(This is the text of an email I sent to incoming PhD students for Iowa State. Maybe it's useful for other people too.)
My name's Gray Calhoun and I'm going to be teaching your Econometrics class at Iowa State this fall (Econ 671). There is a preliminary version of the syllabus on the course homepage, http://gray.clhn.org/671, but it may be changed slightly before the semester starts. This email has a little more information about our expectations and some advice on preparing for the class.
First, this class is going to introduce you to statistical programming, and we're going to use the language R for all of the assignments. If you have not programmed in R before, you may want to start to familiarize yourself with it over the summer. Fortunately, it's free. You can download R from http://cran.r-project.org (or using your OS's package manager). You should also install RStudio, which can be downloaded for free from http://www.rstudio.com, and use it as the editor/IDE for R. (It is much better than using R directly, and we'll use RStudio in class.)
Then, to actually become familiar with R, you may want to work through a short tutorial. Two that are recommended are:
There is also documentation for RStudio on its homepage.
Second, if you haven't taken a statistics or econometrics class before, or if you last took one a few years ago, you'll benefit from reviewing some basic undergraduate textbooks. I recommend the following:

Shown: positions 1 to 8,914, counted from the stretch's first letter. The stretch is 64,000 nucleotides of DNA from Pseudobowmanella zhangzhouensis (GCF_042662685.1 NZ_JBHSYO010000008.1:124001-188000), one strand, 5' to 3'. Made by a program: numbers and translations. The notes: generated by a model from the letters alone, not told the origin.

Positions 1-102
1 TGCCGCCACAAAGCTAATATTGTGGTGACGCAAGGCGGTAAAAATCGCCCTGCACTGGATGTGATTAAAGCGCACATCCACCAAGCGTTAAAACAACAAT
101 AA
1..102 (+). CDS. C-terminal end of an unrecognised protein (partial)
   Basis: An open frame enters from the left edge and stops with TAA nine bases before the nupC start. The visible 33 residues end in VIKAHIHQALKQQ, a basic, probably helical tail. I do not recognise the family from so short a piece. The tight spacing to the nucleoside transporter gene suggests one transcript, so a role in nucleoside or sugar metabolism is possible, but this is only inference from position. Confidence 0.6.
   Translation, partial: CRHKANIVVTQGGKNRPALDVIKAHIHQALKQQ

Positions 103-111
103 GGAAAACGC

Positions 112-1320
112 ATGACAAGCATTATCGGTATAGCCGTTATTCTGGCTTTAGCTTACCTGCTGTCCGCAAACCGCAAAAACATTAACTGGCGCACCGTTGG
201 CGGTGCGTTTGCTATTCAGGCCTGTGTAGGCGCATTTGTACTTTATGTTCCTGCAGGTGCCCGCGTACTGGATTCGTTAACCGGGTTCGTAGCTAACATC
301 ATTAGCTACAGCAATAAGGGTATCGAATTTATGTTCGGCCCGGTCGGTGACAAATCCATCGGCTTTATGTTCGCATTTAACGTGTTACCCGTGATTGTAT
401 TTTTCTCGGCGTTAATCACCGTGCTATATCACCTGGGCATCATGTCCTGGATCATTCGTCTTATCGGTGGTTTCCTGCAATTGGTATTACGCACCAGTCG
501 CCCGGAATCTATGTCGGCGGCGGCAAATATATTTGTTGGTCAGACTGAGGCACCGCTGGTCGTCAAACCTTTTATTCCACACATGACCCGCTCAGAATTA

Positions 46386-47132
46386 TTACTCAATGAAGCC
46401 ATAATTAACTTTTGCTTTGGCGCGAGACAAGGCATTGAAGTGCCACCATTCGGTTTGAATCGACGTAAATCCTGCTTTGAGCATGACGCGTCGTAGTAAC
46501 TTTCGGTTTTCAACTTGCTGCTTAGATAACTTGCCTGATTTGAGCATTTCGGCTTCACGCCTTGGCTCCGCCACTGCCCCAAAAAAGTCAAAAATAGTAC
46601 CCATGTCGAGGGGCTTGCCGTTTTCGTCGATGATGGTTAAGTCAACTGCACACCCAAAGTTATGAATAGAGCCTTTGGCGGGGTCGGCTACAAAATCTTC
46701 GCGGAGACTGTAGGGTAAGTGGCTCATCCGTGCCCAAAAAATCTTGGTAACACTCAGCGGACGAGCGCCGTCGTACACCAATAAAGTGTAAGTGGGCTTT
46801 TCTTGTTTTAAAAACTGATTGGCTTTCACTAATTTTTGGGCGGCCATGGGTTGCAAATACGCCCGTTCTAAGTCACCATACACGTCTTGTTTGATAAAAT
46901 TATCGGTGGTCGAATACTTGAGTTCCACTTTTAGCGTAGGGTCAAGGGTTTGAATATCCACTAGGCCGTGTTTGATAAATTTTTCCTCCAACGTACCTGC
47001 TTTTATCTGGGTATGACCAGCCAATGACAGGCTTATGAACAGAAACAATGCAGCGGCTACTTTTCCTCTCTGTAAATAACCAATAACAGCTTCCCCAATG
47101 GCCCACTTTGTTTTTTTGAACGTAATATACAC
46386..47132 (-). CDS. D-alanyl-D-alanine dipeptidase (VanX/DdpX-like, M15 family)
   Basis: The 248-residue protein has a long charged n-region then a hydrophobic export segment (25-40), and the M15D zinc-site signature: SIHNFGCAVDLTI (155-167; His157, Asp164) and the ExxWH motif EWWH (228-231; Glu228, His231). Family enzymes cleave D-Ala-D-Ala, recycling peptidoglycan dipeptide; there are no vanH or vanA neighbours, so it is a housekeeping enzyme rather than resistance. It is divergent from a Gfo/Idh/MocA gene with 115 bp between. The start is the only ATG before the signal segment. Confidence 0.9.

Freedman, Pisani, and Purves's "Statistics." It's currently on the 4th edition, but you can buy an older edition. (Or get a copy from the library, you're probably not going to need it as a reference.) This is a very, very basic stats 101 level treatment. E.g. it doesn't really get more advanced than the t-test and you can probably read it in a week. But it will give you a good introduction to probability and statistics if you've never seen them before.
Tufte's "Data Analysis for Politics and Policy." This is a very simple introduction to linear regression. It doesn't get into the math very much, but it is captures the intuition pretty well. It's available for $2 from Tufte's website, http://www.edwardtufte.com/tufte/ebooks. Again, this is the sort of book you can read in about a week and it will give you a decent introduction to the second half of our class.
Reading through both of those books will give you an overview of what we're going to do in the class and shouldn't take that long. So please try to do it if you haven't seen this material before. Do keep in mind that these books are not representative of the mathematical level of the course.
If you've already seen this material, and have free time this summer that you'd like to spend preparing for the econometrics sequence, please feel free to email me and I will be happy to provide more suggestions. Working through the recommended text, Freedman's "Statistical Models, Theory and Practice," and doing the book's exercises in R would be very good preparation, but I can give other recommendations too. :)
In any case, I'm very happy you'll be attending Iowa State and I look forward to meeting you in August. Enjoy the summer!
— Gray Calhoun, 20 May 2015
Copyright (c) 2014–2015 Gray Calhoun. This document is licensed under a Creative Commons Attribution-NoDerivatives 4.0 International License and any source code listed in this document is also licensed under the MIT License.